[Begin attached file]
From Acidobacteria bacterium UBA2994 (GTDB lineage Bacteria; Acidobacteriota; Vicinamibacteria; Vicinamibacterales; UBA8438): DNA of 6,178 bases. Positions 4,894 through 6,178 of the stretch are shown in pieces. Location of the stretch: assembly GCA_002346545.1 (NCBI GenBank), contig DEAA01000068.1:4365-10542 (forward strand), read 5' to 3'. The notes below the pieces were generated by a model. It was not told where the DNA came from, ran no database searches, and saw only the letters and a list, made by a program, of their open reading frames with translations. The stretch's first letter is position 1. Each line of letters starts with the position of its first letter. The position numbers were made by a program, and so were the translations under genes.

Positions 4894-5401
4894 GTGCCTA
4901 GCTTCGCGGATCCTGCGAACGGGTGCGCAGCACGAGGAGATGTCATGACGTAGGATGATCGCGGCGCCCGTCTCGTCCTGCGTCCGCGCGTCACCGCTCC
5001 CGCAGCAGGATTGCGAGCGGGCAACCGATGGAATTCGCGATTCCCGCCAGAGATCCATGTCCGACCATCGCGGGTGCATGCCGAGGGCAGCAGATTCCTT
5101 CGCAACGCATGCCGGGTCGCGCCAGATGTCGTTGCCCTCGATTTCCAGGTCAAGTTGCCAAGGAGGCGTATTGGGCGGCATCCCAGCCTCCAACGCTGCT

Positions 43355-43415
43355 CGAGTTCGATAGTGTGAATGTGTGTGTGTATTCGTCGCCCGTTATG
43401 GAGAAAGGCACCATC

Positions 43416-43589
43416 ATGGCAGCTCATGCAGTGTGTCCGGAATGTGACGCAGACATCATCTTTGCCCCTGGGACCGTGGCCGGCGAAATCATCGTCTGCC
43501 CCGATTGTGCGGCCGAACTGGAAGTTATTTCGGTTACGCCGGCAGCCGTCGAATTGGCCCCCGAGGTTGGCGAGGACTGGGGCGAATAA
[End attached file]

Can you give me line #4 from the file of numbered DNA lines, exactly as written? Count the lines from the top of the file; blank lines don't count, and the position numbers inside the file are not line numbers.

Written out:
4901 GCTTCGCGGATCCTGCGAACGGGTGCGCAGCACGAGGAGATGTCATGACGTAGGATGATCGCGGCGCCCGTCTCGTCCTGCGTCCGCGCGTCACCGCTCC